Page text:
South Korean President Moon Jae-in and North Korean leader Kim Jong-un’s sister, Kim Yo-Jong, shook hands during the 2018 Winter Olympics ceremony in PyeongChang. The handshake was seen as a symbolic moment for two countries technically still at war.
There were 30,000 people in the stadium for the Opening Ceremony Friday night, including a North Korean cheerleading squad and thousands of Korean dancers in a performance meant to highlight the theme of unity.
The last time South Korea hosted the Olympics, in summer 1988,North Korea carried out a terrorist attack, killing 115 people on a passenger plane. Moon Jae-in has expressed desire for dialogue with North Korea and was pleased that the country sent a delegation. The handshake and any subsequent talks could be a move toward peace.
Here’s what you need to know:
1. They Shook Hands During the Opening Ceremony, a Historic and Symbolic Moment
North Korean leader Kim Jong-un’s sister, Kim Yo Jong, who is part of the country’s Olympic delegation to South Korea, shook hands with South Korea President Moon Jae-in in a symbolic handshake. The handshake, which took place near the beginning of the Olympics Opening Ceremony in PyeongChang Olympic Stadium, comes during tension between the two countries, but could be a sign of unity.
Athletes from North and South Korea marched together under the “unification flag” and will compete on a joint women’s hockey team in the 23rd Winter Olympics.
The move could anger the United States delegation, led by Vice President Mike Pence, but could also raise hopes for finding peace between the two nations that are technically still at war.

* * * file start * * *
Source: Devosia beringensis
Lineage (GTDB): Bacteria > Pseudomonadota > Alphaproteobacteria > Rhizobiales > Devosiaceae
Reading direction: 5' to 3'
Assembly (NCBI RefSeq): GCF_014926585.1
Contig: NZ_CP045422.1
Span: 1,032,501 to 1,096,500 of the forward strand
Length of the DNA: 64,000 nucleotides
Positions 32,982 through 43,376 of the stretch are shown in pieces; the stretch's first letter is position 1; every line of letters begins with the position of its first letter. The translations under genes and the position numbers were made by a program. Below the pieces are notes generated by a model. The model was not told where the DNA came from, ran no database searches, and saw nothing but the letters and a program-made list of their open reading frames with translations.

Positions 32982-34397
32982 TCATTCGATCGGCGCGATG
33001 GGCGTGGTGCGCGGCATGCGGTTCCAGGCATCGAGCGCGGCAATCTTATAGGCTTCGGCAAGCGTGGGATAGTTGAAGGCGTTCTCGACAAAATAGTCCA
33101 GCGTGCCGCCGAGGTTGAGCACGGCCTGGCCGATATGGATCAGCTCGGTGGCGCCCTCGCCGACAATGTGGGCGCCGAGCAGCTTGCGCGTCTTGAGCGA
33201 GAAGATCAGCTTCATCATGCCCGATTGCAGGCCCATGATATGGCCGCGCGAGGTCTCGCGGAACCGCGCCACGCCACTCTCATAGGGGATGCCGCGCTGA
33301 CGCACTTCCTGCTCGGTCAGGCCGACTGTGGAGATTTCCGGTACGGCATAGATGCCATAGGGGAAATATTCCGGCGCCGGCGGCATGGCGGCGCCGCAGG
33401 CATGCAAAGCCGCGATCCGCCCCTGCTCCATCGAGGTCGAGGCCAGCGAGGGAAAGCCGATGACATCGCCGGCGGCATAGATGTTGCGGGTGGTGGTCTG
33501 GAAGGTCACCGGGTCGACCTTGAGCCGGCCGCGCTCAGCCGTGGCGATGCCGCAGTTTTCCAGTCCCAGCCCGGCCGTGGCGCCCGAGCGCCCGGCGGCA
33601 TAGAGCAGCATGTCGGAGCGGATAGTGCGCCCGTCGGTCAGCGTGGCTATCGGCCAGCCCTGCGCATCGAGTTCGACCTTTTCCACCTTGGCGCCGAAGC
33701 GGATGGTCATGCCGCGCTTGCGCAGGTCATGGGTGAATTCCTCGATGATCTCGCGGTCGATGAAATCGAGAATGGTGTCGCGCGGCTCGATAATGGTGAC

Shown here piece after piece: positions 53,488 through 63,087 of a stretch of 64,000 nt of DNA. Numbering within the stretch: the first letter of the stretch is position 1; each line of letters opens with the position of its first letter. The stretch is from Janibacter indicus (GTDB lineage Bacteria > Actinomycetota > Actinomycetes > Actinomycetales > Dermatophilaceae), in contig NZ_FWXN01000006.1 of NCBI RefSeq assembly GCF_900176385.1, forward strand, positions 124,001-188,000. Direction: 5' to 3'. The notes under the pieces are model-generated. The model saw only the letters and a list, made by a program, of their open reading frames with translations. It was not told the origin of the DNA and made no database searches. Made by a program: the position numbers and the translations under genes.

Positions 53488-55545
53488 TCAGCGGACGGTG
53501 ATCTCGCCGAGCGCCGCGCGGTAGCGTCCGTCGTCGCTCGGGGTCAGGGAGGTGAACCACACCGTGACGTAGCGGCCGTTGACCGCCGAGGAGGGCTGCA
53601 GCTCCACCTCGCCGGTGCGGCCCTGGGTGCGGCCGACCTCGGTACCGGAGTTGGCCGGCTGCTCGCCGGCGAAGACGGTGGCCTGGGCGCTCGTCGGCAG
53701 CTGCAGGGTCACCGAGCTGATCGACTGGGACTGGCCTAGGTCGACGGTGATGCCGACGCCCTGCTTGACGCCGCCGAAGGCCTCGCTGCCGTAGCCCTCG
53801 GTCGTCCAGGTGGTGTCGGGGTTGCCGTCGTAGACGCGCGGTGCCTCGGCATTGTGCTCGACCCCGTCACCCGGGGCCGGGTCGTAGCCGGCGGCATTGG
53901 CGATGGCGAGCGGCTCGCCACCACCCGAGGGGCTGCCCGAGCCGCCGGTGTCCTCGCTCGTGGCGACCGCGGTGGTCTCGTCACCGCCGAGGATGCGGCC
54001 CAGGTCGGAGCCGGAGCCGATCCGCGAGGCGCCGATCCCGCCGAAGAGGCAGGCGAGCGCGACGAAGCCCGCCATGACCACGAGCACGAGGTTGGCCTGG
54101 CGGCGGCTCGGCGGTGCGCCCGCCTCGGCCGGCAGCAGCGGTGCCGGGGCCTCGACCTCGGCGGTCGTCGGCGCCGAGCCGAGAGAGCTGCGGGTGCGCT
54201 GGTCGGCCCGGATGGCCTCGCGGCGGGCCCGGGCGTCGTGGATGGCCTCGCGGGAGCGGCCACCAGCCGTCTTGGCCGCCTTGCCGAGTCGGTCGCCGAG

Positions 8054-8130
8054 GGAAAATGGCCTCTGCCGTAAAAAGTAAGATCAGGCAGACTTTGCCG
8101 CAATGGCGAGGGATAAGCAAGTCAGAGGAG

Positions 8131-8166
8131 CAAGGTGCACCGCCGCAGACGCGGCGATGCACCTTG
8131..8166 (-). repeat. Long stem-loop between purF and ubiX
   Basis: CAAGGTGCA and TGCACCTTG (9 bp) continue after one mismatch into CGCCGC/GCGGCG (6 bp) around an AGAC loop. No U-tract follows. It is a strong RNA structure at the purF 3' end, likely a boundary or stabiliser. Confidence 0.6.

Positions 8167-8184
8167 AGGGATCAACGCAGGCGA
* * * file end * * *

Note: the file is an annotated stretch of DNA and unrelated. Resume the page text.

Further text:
2. Last Time South Korea Hosted the Olympics, North Korea Carried Out a Terrorist Attack
When South Korea last hosted the Olympics in Seoul in summer 1988, North Korea boycotted and plotted a terrorist attack on a passenger airplane in revenge for not co-hosting. Secret agent Kim Hyon Hui put a bomb on Korean Air Lines Flight 858 in 1987. It killed all 115 people on board.
“The mission was to block the upcoming 1988 Seoul Olympic Games,” she said to CNN.
Kim Hyon Hui and another agent, Kim Seung II, went to Austria to pick up the bomb., which was inside a small Panasonic radio. They then took the bomb to Baghdad, then boarded a plane to Korea. The pair got out on a layover in Abu Dhabi, but left the bomb on the plane, which was headed to Seoul. They planned to escape through Rome and Vienna, but were detained in Bahrain.
Kim Hyon Hui was sentenced to death, but later pardoned by South Korea’s then-President Roh Tae-woo, who said she was also a victim of North Korea’s regime.
This year, about 60,000 people will be working to keep the Olympic Games safe.
3. Kim Yo-Jong is Seen as One of Her Brother’s Most Trusted Advisers
She is North Korean leader Kim Jong-un’s younger sister, and the two are close. They spent four years studying together in Switzerland, and some have saidthat years of isolation together in North Korea brought them closer. According to North Korea Leadership Watch, the siblings lived in a private residence in boarding school. While they have other siblings, many of them are half siblings, while Kim Jong-un and Kim Yo-Jung have the same mother.